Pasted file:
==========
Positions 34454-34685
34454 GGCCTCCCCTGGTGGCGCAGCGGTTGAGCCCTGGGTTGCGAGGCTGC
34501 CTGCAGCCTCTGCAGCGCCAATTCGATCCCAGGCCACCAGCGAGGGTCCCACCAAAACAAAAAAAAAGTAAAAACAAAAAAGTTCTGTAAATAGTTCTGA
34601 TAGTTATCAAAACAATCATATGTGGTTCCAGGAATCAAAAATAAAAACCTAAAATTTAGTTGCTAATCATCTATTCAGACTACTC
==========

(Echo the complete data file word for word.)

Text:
Positions 34454-34685
34454 GGCCTCCCCTGGTGGCGCAGCGGTTGAGCCCTGGGTTGCGAGGCTGC
34501 CTGCAGCCTCTGCAGCGCCAATTCGATCCCAGGCCACCAGCGAGGGTCCCACCAAAACAAAAAAAAAGTAAAAACAAAAAAGTTCTGTAAATAGTTCTGA
34601 TAGTTATCAAAACAATCATATGTGGTTCCAGGAATCAAAAATAAAAACCTAAAATTTAGTTGCTAATCATCTATTCAGACTACTC